Tuesday, May 29, 2007

Clueless Consultants

I'm seeing a common "business of security" theme today, following my post The Peril of Speaker-Sponsors. Ira Winkler writes in If You Have to Ask, You Shouldn't Be Asking:

[S]omeone once attended a presentation that I gave on penetration testing, and then contacted me a year later with an e-mail that basically said, “I finally talked a client into letting me perform a pen test. I don’t know what to do, how to do it, what to charge, or any special legal language that should be in the contract.” My response was basically, “You shouldn’t do the work...”

In today’s message, a consultant from a very large integration firm sent out a message saying that one of their clients wants to scope out integration of a NOC/SOC. He gave a very wide variety of requirements for the facility, and then wanted feedback from a wide variety of people not associated with his company. While I am normally all for helping out a colleague, this person should have either sought this info inside his own organization, which has access to such experts, or just told the client he doesn’t have a clue and to go elsewhere.


I see this problem all the time, in two forms. First, I am frequently asked to perform a variety of tasks for which I do not consider myself an expert. Blog visitors, book readers, and students sometimes expect me to be an expert in another area of security after seeing my work in network security monitoring, network forensics, incident response, and related subjects. When asked to work outside those areas, I always refer the work to colleagues whom I consider to be experts in the task in question. In return, my colleages pass me work they would prefer me to do.

Second, I know many service/consulting companies who will take any job, period. They are managed by people who only care about making "bodies chargeable," preferably over 100% for the week. (That means billing over 40 hours of work to a client, per consultant, per week.) The consultants (1) suffer silently, for fear of losing their jobs; (2) think they can become experts in anything in "10 minutes" (I hear that often); or (3) don't realize that they are clueless, and probably never will. The end result is the service delivered to the client is sub-par at best, or a disaster at worst.

I agree with Ira' last statement:

[T]he mark of a good consultant is one who knows when to turn away work.

In light of that wisdom, consider asking the following question when shopping for a consultant:

What work would you not want to do?

If the answer is "nothing," then walk away.

6 comments:

Anonymous said...

This post reminds me of a quote from my favorite college professor. He said there are three types of people in this world;

Those who know they know and they are OK.

Those who know they don't know and they are OK as well.

Those who don't know they don't know and these are the ones to watch out for.

Kai Roer said...

Hi Richard,
I could not agree more!
It is very important to know your areas of expertise and build a network of resources to shift the projects you are not able to deliver yourself.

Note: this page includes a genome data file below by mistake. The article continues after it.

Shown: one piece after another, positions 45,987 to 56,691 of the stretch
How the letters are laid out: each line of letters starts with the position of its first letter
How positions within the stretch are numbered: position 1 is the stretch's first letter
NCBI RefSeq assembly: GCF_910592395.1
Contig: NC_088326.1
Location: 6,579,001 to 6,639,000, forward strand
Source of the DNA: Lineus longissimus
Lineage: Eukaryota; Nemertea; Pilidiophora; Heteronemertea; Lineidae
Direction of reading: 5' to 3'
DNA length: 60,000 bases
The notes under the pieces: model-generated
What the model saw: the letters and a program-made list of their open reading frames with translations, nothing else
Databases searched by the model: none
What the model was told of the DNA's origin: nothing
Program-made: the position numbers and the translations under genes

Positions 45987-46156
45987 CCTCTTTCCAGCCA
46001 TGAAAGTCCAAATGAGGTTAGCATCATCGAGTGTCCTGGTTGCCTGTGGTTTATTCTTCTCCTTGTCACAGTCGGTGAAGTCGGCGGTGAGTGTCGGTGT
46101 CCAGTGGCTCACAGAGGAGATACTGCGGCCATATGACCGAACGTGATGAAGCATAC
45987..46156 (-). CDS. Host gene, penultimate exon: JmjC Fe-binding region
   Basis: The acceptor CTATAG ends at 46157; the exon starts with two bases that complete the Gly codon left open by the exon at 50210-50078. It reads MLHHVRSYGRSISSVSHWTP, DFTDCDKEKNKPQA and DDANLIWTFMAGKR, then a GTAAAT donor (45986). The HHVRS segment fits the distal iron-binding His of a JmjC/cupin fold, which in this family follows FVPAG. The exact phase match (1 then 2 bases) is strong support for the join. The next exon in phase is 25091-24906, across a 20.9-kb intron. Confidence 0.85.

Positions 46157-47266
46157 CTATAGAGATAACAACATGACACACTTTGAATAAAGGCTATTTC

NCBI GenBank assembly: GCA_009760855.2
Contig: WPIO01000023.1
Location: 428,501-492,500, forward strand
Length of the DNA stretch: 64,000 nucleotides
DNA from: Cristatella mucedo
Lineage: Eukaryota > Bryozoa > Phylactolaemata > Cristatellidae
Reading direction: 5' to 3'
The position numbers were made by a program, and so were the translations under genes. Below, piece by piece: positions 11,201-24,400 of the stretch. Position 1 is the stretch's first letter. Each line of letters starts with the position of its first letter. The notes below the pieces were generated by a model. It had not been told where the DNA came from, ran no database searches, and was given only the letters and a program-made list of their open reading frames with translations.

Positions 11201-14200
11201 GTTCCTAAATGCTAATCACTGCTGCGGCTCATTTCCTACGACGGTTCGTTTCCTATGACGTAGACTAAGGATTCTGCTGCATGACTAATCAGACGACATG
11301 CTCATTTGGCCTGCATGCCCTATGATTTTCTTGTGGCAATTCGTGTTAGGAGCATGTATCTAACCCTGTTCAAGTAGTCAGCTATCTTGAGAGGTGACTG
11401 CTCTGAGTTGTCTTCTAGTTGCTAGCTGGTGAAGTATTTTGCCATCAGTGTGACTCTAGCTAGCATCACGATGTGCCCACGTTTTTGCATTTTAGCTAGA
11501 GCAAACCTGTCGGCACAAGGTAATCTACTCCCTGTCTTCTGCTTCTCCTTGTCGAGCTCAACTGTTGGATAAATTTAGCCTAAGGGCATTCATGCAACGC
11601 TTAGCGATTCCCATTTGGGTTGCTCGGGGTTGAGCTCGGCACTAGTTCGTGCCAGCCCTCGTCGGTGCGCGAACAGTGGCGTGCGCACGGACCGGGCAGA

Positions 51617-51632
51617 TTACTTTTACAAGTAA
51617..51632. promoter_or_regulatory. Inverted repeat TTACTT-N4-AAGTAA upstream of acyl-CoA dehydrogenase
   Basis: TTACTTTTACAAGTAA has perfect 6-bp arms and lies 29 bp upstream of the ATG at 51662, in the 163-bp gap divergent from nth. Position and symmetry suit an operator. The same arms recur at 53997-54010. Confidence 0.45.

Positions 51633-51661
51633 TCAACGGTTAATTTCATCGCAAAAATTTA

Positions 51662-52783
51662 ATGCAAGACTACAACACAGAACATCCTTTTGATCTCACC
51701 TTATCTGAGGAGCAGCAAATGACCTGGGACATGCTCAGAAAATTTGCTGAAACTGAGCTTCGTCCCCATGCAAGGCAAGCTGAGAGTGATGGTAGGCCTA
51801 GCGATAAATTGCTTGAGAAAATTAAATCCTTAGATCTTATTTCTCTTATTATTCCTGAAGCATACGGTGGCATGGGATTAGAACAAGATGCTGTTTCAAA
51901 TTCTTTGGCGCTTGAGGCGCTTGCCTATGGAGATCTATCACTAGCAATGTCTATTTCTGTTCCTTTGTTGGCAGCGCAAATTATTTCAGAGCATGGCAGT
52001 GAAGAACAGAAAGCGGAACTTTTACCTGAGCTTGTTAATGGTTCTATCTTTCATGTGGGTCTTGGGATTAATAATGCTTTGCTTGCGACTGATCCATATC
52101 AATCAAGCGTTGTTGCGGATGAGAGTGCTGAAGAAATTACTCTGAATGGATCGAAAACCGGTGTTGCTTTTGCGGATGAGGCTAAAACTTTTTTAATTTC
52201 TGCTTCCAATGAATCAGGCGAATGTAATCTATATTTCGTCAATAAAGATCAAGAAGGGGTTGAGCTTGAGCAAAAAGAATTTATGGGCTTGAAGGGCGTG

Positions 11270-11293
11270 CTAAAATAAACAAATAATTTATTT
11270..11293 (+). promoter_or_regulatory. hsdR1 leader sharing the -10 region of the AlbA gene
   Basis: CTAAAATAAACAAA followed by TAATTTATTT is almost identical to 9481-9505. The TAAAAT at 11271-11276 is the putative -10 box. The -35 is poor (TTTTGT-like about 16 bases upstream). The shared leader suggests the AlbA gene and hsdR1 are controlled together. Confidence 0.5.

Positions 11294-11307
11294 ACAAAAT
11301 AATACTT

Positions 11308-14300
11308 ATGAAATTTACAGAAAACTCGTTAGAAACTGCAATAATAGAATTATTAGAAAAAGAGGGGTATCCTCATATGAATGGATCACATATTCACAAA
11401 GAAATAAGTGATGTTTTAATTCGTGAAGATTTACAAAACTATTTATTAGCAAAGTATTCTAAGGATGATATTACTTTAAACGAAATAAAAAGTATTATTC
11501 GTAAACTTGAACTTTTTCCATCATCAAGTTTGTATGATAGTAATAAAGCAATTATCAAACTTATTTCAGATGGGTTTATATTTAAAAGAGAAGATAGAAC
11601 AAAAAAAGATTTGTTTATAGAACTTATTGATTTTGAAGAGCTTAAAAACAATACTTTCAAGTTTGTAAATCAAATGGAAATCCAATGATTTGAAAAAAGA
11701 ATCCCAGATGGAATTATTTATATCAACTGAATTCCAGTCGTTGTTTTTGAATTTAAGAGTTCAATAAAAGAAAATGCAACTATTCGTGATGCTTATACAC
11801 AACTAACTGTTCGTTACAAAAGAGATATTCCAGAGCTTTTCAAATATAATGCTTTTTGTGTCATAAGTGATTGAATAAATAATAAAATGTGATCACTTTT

A client of mine once said that he was so darn tired of hot shot consultants that had to Google for the answers. He could do that himself! And of course he could! He needed experts to take care of problems quickly and with high quality, not to do the job he knew perfectly well himself.
I think there are two sides of the problem - one is the billing-side - 100% billing rate, the other is consultants not realizing they are making a fool of themselves (and of course the company not realizing the same).
But - I must say that when people ask you for help, them may not allways expect you to do the job yourself, they may be more than happy if you can point them to someone who can.
I wish you all a perfect day!

Kai

John Ward said...

Maybe the old saying should be changed to "Those who don't know consult"...

In regards to the above posters comments, depending on the field, no everything can be memorized in your head. Would your client have preferred if the consultant referenced a book instead of Google? If you have a body of knowledge at your disposal, shouldn't you use it? Thats a bit elitist. If he was tired of hot shot consultants, maybe he should stop hiring them.

Chris Buechler said...

I've been thinking for years about how I need to write up a stock reply to people who post to the pen-test mailing list with stupid questions. If they need to ask that question, they need not be doing the work. Period.

At least once or twice a month somebody pops in with almost the exact same pen test question as quoted above, it wrenches my gut every time and still irks me though I've seen it for years...

oleDB said...

I think your dead on with your assessment. I place most of the blame on the companies that hire these twits. They apply the infamous "Checkbox" mentality to security, combined with the desire to save a buck. This results in a false sense of security and generally leads to disaster and more consultants. I don't see anyway to fix it though, along as companies continue to be lazy and uneducated about their security and continue to "go cheap", there will be a market for security charlatans.

http://www.architectsban.webs.com said...
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